Time Could Be On A.J. Puk’s Side After Lengthy Rehab
MESA, Ariz. — A.J. Puk jogged from the Athletics bullpen in left-field foul territory and approached the infield.
As the 24-year-old pitcher neared the mound at Oakland Coliseum, the crowd’s applause got louder and louder. With more than 20,000 patrons on their feet, the A’s prospect kept a calm demeanor during the biggest milestone of his career: his MLB debut.
Puk retired one of the three New York Yankees he faced, allowing a hit, a walk and no earned runs. Though his first major-league appearance didn’t last long, Puk couldn’t help but be proud of it.
“You see the dream you worked for your whole life finally come true,” Puk said. “Especially after an injury that may have possibly delayed the debut or just the path you were on, it was fun.”
This late-August relief outing came just 16 months after the biggest setback of his career—Tommy John surgery. It was late March 2018 when doctors told Puk that he had a torn UCL, a devastating injury for pitchers.
After undergoing surgery, Puk knew the recovery would last longer than a year. This made it necessary for him to follow an intense strength-training program during his rehabilitation to keep his dominance on the mound.
“It was pretty easy to stay in shape with that,” Puk said. “They kind of have a strict protocol of what exercises you need to do to get back. Going there every day and trying to make it the best every day.”
Now, with the start of the baseball season delayed, could that benefit Puk? He seemed set for the bullpen, but the added recovery time could mean a shot at the starting rotation.
On average, the Tommy John recovery time for pitchers is between 12 and 15 months. Because of this, rehabbing pitchers can get antsy in the months of conditioning without throwing a baseball.
That’s how Puk felt at first.
“At the beginning it was (mentally taxing),” Puk said. “A week out from surgery I was like, ‘I can’t wait to throw again.’ It’s a long process.”
For Puk, this speed bump came at the worst possible time. He was rising quickly within the Oakland organization and entered 2018 as the MLB’s No. 41 prospect.
It would have been easy for Puk to lose hope and get complacent during the rehab. But instead, he found consolation in the small steps toward full recovery.
“You get those little things to look forward to, like my first time throwing the ball, throwing a changeup,” Puk said. “One week I’m throwing from 90 feet, the next I’m throwing from 120. Just those little things you look forward to to get you through rehab.”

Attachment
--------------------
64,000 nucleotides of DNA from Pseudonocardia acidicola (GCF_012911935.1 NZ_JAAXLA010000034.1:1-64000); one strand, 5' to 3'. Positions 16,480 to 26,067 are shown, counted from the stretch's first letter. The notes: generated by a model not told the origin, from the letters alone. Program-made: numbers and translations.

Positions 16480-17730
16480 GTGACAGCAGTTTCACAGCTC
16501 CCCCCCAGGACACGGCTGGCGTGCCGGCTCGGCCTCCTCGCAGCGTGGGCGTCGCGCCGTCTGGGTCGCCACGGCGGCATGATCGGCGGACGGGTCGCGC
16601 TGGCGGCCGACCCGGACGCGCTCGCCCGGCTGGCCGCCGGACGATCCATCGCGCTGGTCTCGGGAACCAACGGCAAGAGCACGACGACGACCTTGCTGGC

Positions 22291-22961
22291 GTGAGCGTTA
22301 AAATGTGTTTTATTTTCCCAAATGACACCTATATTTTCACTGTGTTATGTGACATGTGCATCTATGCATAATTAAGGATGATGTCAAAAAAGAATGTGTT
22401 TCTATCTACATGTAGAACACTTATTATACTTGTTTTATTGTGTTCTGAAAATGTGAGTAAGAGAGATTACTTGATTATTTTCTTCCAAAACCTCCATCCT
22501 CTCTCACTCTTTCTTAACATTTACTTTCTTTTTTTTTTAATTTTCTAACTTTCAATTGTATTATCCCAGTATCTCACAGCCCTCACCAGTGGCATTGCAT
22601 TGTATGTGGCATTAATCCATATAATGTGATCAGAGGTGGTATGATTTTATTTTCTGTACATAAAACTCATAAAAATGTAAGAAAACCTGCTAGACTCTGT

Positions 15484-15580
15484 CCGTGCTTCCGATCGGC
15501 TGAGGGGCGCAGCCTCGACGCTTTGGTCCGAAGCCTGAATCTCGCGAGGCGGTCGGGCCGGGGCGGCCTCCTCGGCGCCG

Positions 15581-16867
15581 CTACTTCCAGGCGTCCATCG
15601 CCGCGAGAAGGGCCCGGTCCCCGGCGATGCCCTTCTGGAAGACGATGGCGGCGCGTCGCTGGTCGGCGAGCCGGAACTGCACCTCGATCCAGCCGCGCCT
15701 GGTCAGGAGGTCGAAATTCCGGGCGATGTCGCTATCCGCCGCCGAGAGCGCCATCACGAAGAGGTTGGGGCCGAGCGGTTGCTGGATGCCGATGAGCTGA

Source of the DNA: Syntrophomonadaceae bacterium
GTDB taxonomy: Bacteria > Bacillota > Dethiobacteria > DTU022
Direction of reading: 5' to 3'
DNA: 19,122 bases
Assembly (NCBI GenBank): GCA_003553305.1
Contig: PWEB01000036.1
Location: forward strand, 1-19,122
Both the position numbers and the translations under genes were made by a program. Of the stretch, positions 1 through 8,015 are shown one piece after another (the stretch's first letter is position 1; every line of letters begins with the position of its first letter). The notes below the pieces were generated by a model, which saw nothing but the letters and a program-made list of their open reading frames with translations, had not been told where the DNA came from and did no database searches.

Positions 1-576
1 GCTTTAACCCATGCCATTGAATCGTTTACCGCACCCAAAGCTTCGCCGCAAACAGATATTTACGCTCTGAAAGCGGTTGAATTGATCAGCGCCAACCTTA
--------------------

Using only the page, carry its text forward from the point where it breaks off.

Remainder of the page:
In June 2019, Puk reached another important stepping stone: his return to the minor leagues. With the Single-A Stockton Ports, Puk played three games before being promoted to Double-A Midland.
He earned a Triple-A call-up in July, making nine appearances for the Las Vegas Aviators before his promotion to the majors.
Puk credits his minor-league rehab trainers for expediting the process once he returned to game action.
“(They) did everything they could to help me get back,” Puk said. “Those guys helped with all the strength coaches, too.”
After Puk’s debut against the Yankees on Aug. 21, he played nine more games for the A’s before the end of the regular season. In Puk’s first few games, he struggled to find his footing on the mound, allowing two earned runs in 4.1 innings of work.
But after that, his performance improved. Puk finished the season 2-0, 3.18.
Jesus Luzardo, another young Oakland arm who made his debut in late 2019, attributes Puk’s work ethic to his quick success in the MLB.
“Ever since he debuted, he’s just gotten more intense,” Luzardo said. “He kind of just takes every day more serious. Anywhere from playing catch to taking care of his body, he’s always ready to go with what he puts in his body.”
Not only did Puk post impressive numbers during his first 10 MLB games, but he also did so without his full arsenal and in a relief role, which was something he wasn’t used to. That impressed A’s manager Bob Melvin.
“We put him in a role he wasn’t accustomed to,” Melvin said. “He had to come to the big leagues without all his weapons he’s used to, and that’s how highly we thought of him, to have him come up and still contribute.
“There’s a lot of things I like about him.”
Now heading into his first full season in the major leagues, Puk is trying to carry his momentum from last year into 2020. He started out strong in his first two games of spring training, allowing zero earned runs in three innings of work.
In just a short period of time in the majors and spring training, Puk has already earned the respect of the veterans in Oakland’s pitching staff.
“He’s a calm guy, he’s very focused on what he wants and he takes care of his body,” A’s reliever Joakim Soria said. “He looks like he has strength. That’s very good for a young kid.”
In addition to all of Oakland’s team aspirations, Puk has an individual goal for the 2020 season: join the A’s starting rotation. Starting pitching has been Puk’s specialty at every level.
As he gets more reps in the big leagues, Puk sees this target as attainable.
“You get thrown out there one time, it’s like, ‘OK, I’ve done this before,’” Puk said. “Just over time, it comes easier and easier. It all just comes with experience.”